In a World Cup year, it’s only natural that national team regulars are put under the microscope every week. With only 23 spots available on the final World Cup roster, each and every week during the club season is a personal battle and test of merit. In that sense, no USMNT player has been failing as spectacularly as Los Angeles Galaxy forward Gyasi Zardes.
Zardes has, until recently, managed to retain the trust of USMNT manager Bruce Arena, who spent four years coaching him with the Galaxy and recalled him for the 2017 Gold Cup. This is because Arena has seen Zardes at his best, back when he scored 16 goals in 32 MLS matches in 2014.
Shortly after his breakout season, Zardes was invited to join the national team and scored his debut goal against Holland in 2015. At that moment, Zardes looked like a fixture for the USMNT for years to come and a certainty for the 2018 World Cup.
But in the years since, Zardes has had his development slowed by injuries, and his goal return in MLS play sank to six in 2015 and six again in 2016. In 2017, Zardes has yet to score in 15 matches. What’s even more worrying is the fact that he’s only managed 21 shots in 1,234 minutes of action — an incredibly meager return for a forward.
Zardes started up top on Saturday against New York City FC with Jonathan dos Santos and Romain Alessandrini providing the supply. Sean Johnson was brilliant in goal for NYCFC, but Zardes was still hugely disappointing in the defeat.
— Jason Foster (@JogaBonitoUSA) August 13, 2017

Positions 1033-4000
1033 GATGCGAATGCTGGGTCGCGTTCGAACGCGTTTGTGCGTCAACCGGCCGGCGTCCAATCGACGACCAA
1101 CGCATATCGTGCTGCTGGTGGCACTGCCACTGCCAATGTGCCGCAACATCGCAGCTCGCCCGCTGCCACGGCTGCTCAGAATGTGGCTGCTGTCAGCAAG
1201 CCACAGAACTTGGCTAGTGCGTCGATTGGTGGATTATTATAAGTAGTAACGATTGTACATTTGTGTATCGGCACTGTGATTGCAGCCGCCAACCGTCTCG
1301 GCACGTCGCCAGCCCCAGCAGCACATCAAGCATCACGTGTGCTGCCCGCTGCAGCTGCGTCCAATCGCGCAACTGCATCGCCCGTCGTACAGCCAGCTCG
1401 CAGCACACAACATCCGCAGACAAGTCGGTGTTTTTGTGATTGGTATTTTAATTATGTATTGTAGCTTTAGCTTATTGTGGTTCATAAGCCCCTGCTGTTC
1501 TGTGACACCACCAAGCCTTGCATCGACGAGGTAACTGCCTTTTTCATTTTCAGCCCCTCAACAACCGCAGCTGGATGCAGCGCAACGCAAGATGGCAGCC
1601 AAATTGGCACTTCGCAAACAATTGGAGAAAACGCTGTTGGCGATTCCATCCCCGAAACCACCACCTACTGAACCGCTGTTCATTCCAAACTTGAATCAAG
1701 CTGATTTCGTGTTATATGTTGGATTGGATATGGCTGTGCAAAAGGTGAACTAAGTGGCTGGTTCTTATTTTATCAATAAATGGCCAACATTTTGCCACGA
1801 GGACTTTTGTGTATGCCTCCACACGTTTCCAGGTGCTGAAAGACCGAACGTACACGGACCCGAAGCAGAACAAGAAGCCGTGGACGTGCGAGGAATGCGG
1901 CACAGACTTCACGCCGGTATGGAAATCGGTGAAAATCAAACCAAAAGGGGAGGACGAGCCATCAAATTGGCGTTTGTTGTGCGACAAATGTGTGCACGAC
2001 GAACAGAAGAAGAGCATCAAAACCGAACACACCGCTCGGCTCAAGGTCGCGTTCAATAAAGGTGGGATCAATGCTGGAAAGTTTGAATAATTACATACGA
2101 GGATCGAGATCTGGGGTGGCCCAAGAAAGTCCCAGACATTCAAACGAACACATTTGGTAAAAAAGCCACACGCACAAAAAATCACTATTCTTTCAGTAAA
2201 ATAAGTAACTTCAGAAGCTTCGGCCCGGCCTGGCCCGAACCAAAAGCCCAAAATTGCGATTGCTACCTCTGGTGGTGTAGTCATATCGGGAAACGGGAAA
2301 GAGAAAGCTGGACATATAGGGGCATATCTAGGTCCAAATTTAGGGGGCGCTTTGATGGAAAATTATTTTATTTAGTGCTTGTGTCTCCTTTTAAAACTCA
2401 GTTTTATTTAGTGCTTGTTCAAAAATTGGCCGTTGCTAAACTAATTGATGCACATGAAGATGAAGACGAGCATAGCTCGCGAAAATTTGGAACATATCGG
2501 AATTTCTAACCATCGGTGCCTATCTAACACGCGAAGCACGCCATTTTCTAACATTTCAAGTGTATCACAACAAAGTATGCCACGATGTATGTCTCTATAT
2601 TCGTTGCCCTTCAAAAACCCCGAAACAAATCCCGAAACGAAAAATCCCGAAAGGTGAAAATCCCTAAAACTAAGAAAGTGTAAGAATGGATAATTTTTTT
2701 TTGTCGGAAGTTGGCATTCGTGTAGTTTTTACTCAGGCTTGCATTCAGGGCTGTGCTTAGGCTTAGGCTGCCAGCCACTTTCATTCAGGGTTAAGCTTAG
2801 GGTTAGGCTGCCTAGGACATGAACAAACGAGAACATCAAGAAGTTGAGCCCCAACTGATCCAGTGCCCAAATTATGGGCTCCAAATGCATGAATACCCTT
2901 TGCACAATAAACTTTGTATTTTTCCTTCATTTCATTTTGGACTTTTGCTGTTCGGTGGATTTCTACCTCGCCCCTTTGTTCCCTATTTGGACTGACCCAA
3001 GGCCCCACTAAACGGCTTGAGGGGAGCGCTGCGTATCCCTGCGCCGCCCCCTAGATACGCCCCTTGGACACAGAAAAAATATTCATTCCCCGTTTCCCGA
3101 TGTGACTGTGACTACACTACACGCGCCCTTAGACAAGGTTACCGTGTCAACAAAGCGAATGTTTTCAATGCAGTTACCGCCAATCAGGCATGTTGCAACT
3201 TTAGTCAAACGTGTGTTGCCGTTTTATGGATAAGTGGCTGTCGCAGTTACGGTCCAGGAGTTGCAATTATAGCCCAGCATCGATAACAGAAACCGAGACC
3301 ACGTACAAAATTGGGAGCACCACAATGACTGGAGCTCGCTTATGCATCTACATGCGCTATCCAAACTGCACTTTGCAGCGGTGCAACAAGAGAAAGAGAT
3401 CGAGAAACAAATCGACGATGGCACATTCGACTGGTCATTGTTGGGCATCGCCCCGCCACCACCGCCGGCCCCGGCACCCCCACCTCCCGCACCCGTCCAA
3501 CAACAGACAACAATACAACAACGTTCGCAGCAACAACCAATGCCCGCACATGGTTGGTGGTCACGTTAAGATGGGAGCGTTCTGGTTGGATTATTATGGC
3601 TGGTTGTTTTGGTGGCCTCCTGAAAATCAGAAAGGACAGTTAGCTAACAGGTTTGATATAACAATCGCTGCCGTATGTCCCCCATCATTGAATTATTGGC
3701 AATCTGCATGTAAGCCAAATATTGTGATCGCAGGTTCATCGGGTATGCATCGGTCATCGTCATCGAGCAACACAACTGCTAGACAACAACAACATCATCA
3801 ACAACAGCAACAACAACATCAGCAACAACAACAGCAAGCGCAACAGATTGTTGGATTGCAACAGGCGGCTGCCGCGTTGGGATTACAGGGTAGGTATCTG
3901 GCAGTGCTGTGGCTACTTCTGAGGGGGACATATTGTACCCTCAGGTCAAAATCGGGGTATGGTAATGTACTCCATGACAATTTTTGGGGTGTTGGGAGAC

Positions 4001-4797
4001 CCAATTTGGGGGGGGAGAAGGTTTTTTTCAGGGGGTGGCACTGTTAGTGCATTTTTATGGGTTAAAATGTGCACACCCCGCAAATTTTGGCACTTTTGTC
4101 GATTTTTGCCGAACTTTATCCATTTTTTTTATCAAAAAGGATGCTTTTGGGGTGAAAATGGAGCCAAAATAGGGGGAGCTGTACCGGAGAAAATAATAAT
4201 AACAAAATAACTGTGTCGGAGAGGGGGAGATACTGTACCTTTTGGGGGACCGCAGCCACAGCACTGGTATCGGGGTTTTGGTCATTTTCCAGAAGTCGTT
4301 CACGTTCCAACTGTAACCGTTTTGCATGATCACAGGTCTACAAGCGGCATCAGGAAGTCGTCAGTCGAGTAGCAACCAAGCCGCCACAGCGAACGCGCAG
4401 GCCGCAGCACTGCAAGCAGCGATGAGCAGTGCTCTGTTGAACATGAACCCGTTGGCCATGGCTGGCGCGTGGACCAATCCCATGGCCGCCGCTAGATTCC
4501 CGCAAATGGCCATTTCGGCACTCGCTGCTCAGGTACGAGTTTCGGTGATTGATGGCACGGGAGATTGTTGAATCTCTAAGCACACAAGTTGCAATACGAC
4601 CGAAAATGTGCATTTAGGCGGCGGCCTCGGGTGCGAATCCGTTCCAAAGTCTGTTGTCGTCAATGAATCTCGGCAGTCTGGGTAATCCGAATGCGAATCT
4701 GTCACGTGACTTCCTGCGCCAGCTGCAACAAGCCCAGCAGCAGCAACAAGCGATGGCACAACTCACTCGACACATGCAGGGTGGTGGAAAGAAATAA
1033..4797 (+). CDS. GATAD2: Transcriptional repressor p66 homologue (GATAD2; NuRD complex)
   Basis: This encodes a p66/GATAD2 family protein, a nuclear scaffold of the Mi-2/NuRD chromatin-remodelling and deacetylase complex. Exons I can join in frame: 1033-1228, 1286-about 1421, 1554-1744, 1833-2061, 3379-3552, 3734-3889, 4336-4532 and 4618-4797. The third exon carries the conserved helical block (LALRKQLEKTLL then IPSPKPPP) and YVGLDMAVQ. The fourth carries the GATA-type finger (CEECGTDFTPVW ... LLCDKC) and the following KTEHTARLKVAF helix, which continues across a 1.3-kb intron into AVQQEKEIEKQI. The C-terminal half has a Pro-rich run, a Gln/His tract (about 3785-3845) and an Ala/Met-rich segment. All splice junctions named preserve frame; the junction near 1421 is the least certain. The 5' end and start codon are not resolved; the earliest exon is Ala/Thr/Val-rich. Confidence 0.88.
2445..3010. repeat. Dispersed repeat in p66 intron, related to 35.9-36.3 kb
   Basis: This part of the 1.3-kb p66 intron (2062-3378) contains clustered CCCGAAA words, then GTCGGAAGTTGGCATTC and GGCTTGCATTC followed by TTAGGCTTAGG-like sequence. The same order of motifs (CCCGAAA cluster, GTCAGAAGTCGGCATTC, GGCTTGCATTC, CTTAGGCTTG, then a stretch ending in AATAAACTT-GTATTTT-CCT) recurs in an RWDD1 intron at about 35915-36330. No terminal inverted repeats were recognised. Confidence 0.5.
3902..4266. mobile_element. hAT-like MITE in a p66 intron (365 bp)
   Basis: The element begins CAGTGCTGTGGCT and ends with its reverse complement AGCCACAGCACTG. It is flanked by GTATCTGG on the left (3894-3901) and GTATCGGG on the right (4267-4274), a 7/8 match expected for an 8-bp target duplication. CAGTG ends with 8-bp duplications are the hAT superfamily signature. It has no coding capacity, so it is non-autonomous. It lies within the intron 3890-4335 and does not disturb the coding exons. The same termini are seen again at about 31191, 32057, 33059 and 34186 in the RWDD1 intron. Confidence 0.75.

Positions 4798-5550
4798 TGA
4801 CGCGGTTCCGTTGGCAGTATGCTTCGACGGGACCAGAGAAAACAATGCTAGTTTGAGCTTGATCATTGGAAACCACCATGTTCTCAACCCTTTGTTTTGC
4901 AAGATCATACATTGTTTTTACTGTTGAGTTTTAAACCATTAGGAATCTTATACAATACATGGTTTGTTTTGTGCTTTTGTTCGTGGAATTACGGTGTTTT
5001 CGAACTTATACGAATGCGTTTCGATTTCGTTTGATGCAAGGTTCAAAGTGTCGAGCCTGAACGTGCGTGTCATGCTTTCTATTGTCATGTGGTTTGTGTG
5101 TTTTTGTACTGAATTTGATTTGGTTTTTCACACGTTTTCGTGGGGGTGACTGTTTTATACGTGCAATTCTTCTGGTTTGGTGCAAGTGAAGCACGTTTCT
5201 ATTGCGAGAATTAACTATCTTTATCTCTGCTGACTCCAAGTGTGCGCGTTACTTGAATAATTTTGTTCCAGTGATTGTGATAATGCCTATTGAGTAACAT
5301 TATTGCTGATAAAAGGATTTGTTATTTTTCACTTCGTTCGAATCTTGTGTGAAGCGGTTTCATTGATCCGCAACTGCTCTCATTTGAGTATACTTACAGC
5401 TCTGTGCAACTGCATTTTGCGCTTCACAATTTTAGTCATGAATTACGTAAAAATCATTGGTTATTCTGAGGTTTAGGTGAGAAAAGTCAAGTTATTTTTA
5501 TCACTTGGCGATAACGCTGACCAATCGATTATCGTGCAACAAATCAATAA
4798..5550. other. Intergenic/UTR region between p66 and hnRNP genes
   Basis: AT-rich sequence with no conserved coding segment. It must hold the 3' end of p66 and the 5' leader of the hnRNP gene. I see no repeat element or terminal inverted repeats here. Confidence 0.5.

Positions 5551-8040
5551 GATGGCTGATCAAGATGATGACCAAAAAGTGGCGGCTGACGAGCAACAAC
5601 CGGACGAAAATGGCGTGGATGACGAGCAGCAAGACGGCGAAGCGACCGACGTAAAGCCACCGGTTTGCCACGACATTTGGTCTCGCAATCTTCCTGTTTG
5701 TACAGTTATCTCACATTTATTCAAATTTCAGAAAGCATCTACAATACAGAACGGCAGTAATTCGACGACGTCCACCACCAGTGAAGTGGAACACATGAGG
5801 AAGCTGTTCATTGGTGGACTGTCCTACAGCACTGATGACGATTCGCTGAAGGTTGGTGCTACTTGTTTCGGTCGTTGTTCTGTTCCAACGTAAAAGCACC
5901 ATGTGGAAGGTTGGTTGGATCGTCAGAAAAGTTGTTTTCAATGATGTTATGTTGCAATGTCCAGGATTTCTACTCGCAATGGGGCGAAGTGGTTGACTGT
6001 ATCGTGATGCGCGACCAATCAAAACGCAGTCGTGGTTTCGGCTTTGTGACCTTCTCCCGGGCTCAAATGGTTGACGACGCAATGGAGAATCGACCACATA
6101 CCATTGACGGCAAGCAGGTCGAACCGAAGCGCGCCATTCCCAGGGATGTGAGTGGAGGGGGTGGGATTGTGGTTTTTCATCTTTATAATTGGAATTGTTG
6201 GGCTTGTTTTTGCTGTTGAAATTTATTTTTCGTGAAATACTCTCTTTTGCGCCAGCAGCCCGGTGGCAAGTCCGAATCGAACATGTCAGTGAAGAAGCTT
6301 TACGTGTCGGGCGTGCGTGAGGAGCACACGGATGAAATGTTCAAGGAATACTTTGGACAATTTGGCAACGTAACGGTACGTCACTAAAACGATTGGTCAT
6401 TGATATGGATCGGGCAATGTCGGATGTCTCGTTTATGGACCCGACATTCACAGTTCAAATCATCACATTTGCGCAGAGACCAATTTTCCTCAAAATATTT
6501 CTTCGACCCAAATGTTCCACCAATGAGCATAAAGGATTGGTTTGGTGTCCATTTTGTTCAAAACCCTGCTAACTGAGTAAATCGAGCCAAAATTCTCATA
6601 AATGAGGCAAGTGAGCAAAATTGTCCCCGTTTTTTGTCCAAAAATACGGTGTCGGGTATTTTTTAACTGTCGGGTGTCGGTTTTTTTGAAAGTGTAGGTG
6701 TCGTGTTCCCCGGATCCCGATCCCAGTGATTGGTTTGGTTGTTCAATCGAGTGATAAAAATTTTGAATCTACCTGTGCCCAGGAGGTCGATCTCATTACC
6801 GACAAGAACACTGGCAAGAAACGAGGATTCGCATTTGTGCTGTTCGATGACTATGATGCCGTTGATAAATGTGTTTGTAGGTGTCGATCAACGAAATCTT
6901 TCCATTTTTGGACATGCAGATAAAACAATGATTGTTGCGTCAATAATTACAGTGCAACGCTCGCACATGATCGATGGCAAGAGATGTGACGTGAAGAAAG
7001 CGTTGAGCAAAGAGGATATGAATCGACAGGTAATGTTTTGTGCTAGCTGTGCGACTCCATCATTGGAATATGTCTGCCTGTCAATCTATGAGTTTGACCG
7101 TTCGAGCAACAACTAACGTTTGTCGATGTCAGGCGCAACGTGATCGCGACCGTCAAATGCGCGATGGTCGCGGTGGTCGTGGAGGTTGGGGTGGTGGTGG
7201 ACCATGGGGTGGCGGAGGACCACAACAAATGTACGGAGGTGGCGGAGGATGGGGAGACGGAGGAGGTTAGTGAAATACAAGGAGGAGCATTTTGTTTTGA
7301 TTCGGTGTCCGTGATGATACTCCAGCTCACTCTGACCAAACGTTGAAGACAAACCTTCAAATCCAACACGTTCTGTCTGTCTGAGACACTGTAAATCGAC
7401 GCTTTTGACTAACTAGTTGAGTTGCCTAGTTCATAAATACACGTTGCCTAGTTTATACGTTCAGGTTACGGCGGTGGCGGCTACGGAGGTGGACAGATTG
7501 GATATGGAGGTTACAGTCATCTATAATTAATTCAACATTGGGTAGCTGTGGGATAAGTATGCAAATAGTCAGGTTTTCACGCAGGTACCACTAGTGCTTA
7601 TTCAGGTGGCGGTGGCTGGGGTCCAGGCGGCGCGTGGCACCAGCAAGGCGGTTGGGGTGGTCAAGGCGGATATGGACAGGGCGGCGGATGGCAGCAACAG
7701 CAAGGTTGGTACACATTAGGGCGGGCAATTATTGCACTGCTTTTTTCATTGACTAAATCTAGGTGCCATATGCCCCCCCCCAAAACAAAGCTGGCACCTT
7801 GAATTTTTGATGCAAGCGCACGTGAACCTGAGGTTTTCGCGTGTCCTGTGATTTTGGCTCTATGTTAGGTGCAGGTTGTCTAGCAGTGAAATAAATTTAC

The loss means that Los Angeles now trail San Jose by nine points in the race for the final playoff spot in the Western Conference, and the club’s home record of 1-7-4 is by far the worst in the league.
Newly appointed manager Sigi Schmid couldn’t hide his disappointment after the match when asked what the team was lacking, saying: “A center forward. Somebody who’s very comfortable finishing goals.”
That’s obviously not Zardes according to the two-time MLS Cup winning coach.
“There’s big-time finishers in this league that are playing,” Schmid said. “Gyasi’s in a rut right now, we’re trying to get him out of that rut but [center forward] is the area that we need.”
Schmid called him “anonymous” in the first 30 minutes and said, “we need more from him. It wasn’t enough.”
Zardes has never been given an easy ride from USMNT supporters. His six goals from 37 caps (with the majority coming against Cuba, Bolivia and Saint Vincent and the Grenadines) aren't the mark of a world-class finisher, and his technical ability has frequently been called into question.
He remains unique with his rare combination of pace, athleticism, size and his ability to play across the forward line while never shirking his defensive responsibilities, and he also seems like a really good dude, but he’s likely played himself off the plane to Russia at this point.
If you're a forward trying to make the World Cup, you need to score goals. That's something Zardes hasn't managed all season.